VA won't accept my guardianship documentation for my father.
I have been lovingly taking care of my father who has been bedridden for the past three years and I need some advice. I have been appointed guardian of my father and in the guardianship issued by a state judge it states that I have unlimited powers without bond and with the authority to make decisions for my Father, which include but are not limited to:
(1) Applying for and receiving money payable to the Respondent (my father) for the Respondent's support under the terms of any statutory system of benefits, including SSI benefits, Veterans Administration benefits, or insurance or any private contract, device, trust conservatorship or custodianship.
Now this is where I need help. I went to the VA to apply for and receive my father's VA pension and I showed them a hard copy of my father's guardianship and a person from the VA stated that the VA didn't have to abide by the court's order because it was issued by a state judge and that the VA is under the jurisdiction of the federal government. Is this true? Now my father's VA pension is being handled by a custodian chosen by the VA. Is there any way that I can fight this and gain control of my father's finances so I can care for him without any hassles? Thank you for your time.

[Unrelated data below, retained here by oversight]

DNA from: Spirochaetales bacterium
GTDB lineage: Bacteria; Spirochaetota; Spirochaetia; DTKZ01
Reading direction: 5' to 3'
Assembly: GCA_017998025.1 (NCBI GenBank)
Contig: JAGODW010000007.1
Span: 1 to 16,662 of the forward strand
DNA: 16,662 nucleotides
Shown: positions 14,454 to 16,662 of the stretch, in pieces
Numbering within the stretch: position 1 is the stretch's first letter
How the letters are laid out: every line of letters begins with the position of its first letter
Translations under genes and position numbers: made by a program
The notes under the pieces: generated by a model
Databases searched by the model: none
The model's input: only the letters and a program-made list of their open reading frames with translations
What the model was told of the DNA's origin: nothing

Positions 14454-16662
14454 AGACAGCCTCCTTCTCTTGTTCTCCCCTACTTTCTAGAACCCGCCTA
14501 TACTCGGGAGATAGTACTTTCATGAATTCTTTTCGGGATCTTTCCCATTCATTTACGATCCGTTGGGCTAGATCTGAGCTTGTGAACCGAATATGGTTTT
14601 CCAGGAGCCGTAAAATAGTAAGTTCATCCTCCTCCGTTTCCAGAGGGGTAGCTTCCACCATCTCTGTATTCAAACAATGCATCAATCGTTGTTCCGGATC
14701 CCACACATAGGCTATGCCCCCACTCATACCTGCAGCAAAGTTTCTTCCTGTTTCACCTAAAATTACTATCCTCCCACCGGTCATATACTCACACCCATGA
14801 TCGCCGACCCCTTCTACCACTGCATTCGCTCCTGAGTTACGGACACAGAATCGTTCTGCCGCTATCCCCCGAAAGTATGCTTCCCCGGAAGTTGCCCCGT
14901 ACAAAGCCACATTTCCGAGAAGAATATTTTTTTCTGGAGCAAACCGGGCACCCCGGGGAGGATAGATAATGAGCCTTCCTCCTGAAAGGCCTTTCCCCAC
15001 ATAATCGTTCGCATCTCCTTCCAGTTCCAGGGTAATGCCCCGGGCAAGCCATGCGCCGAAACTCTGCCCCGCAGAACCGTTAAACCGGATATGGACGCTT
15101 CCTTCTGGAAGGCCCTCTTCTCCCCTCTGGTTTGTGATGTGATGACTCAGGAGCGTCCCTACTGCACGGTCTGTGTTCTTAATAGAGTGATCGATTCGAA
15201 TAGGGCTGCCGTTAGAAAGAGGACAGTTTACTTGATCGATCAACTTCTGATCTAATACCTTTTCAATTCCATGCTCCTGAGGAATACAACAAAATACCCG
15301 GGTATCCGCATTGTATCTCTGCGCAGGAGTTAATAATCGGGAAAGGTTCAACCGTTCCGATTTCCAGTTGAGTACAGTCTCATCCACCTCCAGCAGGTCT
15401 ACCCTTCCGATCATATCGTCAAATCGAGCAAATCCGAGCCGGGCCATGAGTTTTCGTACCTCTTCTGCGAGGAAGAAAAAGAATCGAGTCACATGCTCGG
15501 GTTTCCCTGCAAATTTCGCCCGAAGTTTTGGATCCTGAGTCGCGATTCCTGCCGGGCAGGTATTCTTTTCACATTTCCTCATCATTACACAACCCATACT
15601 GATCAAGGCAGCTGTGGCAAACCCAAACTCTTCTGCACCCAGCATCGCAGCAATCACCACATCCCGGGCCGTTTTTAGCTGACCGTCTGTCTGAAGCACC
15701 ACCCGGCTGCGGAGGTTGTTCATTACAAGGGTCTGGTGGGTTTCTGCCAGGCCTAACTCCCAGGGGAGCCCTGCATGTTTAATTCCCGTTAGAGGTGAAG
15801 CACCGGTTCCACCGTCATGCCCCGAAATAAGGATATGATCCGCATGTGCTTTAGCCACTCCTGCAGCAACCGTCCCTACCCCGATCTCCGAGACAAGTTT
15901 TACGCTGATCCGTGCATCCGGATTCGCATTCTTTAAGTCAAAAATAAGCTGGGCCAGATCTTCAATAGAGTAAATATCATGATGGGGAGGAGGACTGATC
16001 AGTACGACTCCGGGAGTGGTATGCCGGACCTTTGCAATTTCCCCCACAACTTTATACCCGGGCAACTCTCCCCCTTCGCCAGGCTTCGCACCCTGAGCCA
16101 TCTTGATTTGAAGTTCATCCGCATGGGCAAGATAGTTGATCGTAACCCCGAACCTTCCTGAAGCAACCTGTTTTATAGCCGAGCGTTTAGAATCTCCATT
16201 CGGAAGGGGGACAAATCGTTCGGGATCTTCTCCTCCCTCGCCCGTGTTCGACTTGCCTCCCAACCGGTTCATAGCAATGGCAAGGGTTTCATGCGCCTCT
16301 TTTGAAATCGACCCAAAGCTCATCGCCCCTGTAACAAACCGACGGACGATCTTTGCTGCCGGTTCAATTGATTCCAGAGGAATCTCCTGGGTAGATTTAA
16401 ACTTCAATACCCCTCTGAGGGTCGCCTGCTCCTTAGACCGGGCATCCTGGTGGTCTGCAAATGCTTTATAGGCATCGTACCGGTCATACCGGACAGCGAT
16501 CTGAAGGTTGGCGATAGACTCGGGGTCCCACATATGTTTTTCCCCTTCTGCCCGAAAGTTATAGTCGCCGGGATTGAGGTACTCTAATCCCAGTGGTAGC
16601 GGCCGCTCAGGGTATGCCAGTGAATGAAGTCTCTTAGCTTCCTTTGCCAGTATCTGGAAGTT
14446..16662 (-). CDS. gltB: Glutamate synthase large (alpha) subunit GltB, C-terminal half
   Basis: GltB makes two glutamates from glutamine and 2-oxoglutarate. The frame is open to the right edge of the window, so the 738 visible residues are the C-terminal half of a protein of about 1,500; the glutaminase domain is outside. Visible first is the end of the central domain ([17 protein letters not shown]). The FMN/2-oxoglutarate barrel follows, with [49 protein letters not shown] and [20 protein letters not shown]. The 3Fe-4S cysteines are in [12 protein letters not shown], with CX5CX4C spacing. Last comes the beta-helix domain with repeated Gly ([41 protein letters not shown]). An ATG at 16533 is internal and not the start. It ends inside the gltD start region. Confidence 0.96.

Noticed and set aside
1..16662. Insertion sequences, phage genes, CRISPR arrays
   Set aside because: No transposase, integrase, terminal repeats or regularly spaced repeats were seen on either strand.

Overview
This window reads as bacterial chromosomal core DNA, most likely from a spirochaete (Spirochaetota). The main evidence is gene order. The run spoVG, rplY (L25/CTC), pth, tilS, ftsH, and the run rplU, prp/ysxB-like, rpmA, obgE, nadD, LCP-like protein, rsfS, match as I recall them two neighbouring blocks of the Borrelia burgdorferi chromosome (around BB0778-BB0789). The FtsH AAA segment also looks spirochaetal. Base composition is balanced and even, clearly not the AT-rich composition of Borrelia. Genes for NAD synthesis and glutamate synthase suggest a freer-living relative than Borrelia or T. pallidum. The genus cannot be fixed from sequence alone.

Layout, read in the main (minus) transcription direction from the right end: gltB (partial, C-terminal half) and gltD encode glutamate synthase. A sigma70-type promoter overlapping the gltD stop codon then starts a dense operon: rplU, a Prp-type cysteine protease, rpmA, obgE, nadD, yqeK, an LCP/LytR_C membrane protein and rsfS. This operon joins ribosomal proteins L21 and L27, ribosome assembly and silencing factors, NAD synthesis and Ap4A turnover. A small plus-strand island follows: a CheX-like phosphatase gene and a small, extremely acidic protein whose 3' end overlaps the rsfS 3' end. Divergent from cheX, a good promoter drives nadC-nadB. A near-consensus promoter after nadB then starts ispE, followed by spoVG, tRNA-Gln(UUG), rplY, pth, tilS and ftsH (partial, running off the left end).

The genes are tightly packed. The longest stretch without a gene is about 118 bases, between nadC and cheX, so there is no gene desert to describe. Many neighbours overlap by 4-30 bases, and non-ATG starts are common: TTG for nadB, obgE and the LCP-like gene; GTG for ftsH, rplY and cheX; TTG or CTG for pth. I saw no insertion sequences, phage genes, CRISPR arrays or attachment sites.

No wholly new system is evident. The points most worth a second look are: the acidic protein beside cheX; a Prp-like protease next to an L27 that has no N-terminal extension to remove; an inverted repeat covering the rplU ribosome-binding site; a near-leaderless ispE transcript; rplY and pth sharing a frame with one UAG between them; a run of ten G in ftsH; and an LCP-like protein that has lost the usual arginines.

Yes, it is true. Competency and incompetency determinations may be made either by VA rating decisions or by a court decree or both. VA is not required to recognize a court-appointed fiduciary for purposes of payment of VA benefits [38 CFR 3.850(a)] 9http://law.justia.com/us/cfr/title38/38-184.108.40.206.220.127.116.11.html). See part VI, paragraph 9.08b.
From the information you provided, it sounds as though the court appointed you as your Dad's guardian after the VA rated Dad as incompetent and assigned a federal fiduciary. It may be possible to request a change of fiduciary as long as the current federal fiduciary initiates the request for change. This may be worth trying in your case. You may also want to contact an attorney who specializes in VA issues for assistance.
Generally, appointing a [fiduciary] (http://en.wikipedia.org/wiki/Fiduciary) takes a long time and involves an interview and mounds of paperwork. It is to the advantage of the person filing an original claim for VA Benefits for Aid & Attendance to request the appointment of him or herself as the fiduciary to help expedite the process in the case where competency may be an issue. Although the VA always makes the final decision on the appointment of a fiduciary they do favor appointing a spouse or other family member under these circumstances.
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